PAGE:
|Phone Booth (2003)
Starring: Colin Farrell, Kiefer Sutherland, Forest Whitaker, Katie Holmes
Director: Joel Schumacher
Set to be released late last year, "Phone Booth," directed by Joel Schumacher, was held back only weeks before its release due to the DC sniper shootings. After countless months of waiting, "Phone Booth" is finally out, and this fantastic suspense-thriller is everything I hoped it would be. Boasting great performances by both Colin Farrell and "24" star Kiefer Sutherland, Schumacher, who's notorious for big-time films with big-time disappointments, finally scores.
Farrell plays Stu Shepard, a flashy publicist who strolls down the streets of New York in his Italian suits and chatting on his collection of cell phones like he's God. On his way down Eighth Avenue one afternoon, a day no different than his usual routine, Stu steps into a phone booth to make a call to Pamela (Katie Holmes), a client of his that means more to him than just business.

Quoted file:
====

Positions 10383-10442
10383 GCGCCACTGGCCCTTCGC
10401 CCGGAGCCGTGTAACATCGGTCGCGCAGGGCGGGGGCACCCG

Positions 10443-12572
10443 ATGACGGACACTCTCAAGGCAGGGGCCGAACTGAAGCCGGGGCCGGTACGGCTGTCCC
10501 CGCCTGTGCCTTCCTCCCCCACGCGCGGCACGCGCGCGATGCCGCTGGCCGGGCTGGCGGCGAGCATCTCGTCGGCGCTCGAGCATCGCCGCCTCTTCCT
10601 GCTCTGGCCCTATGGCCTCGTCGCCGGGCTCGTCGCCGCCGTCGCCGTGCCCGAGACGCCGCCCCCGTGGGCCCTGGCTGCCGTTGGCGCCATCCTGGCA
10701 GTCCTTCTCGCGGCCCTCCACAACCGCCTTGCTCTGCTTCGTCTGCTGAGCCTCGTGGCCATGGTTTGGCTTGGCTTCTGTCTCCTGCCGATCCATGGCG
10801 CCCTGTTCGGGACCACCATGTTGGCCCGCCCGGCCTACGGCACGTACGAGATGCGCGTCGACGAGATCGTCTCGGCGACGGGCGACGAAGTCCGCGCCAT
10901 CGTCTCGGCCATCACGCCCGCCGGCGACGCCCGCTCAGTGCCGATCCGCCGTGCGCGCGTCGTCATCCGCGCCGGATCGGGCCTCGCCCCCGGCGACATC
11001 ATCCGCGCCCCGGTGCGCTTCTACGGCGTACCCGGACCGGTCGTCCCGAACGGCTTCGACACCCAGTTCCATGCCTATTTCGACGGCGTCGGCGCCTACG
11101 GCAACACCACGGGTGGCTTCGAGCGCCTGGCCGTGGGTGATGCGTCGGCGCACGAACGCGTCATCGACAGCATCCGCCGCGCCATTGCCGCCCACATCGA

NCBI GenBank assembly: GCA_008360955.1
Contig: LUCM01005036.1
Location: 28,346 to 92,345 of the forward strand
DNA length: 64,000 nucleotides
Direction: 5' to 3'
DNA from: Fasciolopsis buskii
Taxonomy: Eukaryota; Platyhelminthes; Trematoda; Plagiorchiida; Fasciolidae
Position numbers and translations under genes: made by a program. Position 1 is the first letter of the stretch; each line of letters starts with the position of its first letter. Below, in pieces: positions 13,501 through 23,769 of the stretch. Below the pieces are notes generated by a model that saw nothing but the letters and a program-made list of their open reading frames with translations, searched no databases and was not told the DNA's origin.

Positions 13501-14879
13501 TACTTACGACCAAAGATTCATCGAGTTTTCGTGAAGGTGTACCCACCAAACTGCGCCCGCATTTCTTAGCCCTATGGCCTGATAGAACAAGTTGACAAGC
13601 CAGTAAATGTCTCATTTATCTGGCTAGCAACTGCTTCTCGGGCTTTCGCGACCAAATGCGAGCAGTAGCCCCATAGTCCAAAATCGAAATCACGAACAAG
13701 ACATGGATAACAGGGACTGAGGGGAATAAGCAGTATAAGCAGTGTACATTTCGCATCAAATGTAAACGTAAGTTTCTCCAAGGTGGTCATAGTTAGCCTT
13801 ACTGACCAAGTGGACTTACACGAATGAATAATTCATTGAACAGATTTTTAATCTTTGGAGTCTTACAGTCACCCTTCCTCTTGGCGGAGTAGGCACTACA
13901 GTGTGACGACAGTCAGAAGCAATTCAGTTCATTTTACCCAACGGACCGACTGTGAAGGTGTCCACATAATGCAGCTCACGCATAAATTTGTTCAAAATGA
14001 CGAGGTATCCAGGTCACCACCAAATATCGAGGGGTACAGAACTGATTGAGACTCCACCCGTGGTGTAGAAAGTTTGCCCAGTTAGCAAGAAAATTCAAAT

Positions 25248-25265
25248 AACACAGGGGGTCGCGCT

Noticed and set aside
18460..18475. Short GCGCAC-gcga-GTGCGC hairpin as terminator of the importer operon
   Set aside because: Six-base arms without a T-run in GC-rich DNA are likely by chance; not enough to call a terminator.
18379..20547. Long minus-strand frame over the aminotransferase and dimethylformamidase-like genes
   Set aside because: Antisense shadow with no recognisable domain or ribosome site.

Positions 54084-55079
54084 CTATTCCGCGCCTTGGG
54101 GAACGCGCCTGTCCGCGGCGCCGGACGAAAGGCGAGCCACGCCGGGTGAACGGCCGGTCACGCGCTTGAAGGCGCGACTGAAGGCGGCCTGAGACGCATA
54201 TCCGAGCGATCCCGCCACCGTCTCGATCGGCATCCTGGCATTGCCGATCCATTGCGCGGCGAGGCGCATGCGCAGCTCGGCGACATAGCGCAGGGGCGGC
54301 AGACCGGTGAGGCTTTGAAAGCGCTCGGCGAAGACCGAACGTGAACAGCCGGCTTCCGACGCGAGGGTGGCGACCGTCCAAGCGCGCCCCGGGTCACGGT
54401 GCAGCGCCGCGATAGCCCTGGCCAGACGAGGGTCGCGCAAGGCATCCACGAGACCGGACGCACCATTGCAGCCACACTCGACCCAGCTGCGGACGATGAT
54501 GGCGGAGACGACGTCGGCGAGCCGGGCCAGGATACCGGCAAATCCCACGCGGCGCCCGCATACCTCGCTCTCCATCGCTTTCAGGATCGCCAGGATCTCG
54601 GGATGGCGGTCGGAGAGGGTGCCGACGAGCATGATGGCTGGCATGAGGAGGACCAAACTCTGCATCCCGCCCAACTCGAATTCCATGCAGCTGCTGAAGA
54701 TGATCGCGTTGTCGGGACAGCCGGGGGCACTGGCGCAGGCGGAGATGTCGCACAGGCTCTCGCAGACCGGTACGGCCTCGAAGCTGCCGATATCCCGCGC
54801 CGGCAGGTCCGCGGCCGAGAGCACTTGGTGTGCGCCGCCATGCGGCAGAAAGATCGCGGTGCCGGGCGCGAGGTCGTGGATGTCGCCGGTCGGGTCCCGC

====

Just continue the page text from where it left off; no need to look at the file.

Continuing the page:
After hanging up with Pamela, the phone rings and Stu's curiosity leads him to pick it up. The man on the phone (Sutherland) explains to Stu that he has a sniper-rifle aimed at his head, and if he hangs up, he will be shot. Frightened as to why he has become the target of a psychotic breakdown, the sniper's intentions, while somewhat silly as they may be, center on the fact that Stu is a sinner -- he lies to progress his own life and fulfill his own fantasies.
The film takes place in real time, so the action stays primarily in one spot and there is little room for character development. It's the acting and writing, which are both first-rate, that manage to stretch the film into a tense but concise 80 minutes. Farrell, as in all his other films, steals the show, carrying the full 80 minutes on his own back, aside from the constant anger and banter through the phone that comes from Sutherland's hilarious performance as the voice of the sniper.
If there is only one film you should see before the summer season's big budget parade, make it "Phone Booth." It's short, it's smart, it's suspenseful and it's worth every cent you'll pay.